As Peter states, Judas shared in the ministry of the apostolic band. This means that Judas went out with the 12 and demonstrated the power of the kingdom of God by preaching, healing, and exorcizing demons (Luke 9:1-2).
In the very next chapter, Jesus sends out 70 other disciples, and the results amazed these followers of Christ:
“The seventy returned with joy, saying, ‘Lord, even the demons are subject to us in Your name.’ And He said to them, ‘I was watching Satan fall from heaven like lightning. Behold, I have given you authority to tread on serpents and scorpions, and over all the power of the enemy, and nothing will injure you. Nevertheless do not rejoice in this, that the spirits are subject to you, but rejoice that your names are recorded in heaven’” (Luke 10:17-20).
This is a tremendous encouragement to those who minister in the name of Jesus; the authority of that name and the power of the Holy Spirit will overcome all demonic obstacles and guard us.
However, it contains a frightening warning as well. The power of God that accompanies the proclamation of the gospel will do its work, but that is no guarantee that the Lord approves of the lives of those being used as His vessels. We are not to rejoice that demons are subject to us but rejoice that our names are written in the Lamb’s book of life.
The implication is that some – like Judas – can be so close to the kingdom that they are actually conduits for the saving power of the gospel, yet fail to enter the kingdom in the end.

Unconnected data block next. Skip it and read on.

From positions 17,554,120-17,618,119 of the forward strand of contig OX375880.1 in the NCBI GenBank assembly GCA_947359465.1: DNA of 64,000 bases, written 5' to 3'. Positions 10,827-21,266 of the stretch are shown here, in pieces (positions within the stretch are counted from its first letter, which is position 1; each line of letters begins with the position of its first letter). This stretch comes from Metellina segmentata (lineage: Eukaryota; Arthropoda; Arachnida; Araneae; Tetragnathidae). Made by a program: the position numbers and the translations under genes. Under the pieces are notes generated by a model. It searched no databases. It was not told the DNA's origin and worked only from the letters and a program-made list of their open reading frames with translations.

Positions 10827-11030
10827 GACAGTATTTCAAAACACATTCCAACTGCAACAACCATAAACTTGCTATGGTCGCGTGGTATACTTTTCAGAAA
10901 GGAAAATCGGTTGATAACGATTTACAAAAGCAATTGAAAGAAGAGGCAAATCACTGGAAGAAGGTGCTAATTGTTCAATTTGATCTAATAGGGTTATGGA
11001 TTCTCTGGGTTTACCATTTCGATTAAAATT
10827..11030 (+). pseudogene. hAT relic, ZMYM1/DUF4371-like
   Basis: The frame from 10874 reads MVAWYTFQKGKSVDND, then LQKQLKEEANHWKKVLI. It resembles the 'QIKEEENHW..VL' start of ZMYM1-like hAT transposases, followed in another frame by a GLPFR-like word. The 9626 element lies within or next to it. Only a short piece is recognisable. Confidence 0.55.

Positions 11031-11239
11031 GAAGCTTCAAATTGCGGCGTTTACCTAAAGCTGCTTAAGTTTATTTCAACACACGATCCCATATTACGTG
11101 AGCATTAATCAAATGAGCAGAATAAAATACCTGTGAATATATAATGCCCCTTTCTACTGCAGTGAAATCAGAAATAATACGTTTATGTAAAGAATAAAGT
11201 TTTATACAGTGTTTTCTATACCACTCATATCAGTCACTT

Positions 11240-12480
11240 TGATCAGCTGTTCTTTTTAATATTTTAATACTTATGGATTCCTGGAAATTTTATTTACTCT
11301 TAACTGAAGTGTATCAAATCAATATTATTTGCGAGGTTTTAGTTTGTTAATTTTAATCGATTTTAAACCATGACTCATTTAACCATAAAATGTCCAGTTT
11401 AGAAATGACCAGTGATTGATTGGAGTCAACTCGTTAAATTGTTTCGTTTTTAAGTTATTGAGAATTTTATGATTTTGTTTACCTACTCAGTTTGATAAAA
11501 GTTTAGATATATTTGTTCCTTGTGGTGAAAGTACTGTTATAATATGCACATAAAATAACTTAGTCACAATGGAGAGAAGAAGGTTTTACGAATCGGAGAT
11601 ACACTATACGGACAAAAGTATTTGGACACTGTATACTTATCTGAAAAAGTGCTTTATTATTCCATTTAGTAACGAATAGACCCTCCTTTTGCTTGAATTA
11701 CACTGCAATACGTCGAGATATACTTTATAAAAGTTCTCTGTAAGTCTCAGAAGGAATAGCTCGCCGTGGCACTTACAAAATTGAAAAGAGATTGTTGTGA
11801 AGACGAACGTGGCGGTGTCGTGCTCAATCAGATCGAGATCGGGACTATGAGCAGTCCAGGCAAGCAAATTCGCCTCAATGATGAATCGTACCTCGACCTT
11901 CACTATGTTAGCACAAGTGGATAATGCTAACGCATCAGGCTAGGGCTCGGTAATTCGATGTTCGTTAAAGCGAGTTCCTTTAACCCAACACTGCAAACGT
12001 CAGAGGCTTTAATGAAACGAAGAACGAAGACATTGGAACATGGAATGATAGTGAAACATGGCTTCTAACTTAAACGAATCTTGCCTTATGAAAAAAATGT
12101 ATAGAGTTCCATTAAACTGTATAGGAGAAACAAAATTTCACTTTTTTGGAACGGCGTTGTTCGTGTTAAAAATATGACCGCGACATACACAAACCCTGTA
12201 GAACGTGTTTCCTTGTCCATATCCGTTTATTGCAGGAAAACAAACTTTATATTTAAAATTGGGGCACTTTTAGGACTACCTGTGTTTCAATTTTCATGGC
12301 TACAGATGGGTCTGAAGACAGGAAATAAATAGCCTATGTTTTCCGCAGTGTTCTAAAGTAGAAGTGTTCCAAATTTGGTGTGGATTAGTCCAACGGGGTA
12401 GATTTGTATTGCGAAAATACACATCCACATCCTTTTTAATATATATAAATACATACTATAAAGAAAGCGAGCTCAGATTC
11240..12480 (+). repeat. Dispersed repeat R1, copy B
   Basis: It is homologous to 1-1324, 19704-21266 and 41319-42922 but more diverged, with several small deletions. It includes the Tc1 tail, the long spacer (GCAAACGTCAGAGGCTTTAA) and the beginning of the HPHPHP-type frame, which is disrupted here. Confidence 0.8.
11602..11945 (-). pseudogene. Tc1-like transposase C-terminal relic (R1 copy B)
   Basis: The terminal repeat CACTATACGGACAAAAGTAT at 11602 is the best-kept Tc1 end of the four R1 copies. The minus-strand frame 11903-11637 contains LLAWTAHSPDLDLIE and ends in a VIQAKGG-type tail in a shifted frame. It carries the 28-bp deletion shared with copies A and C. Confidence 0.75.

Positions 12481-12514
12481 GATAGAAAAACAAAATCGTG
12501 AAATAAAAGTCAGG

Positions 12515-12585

This same tragedy is revealed elsewhere in these teachings in Matthew 24-25. How could a slave be in charge of the master’s servants – in his very household – but act wickedly while the master was away (Matthew 24:45-51)? How could the kingdom of heaven be compared to a master who gave servants assignments and money with which they are called to be faithful – but one of them was wicked and cast into hell (Matthew 25:14-30)?
One of the most frightening passages in all of Scripture is Matthew 7:21-23. Here Jesus says there will be many people who call Him, “Lord,” but who will wind up in hell. They will even be people who have done “Christian” things like prophesying and casting out demons in His name, yet they will be cast away from His presence.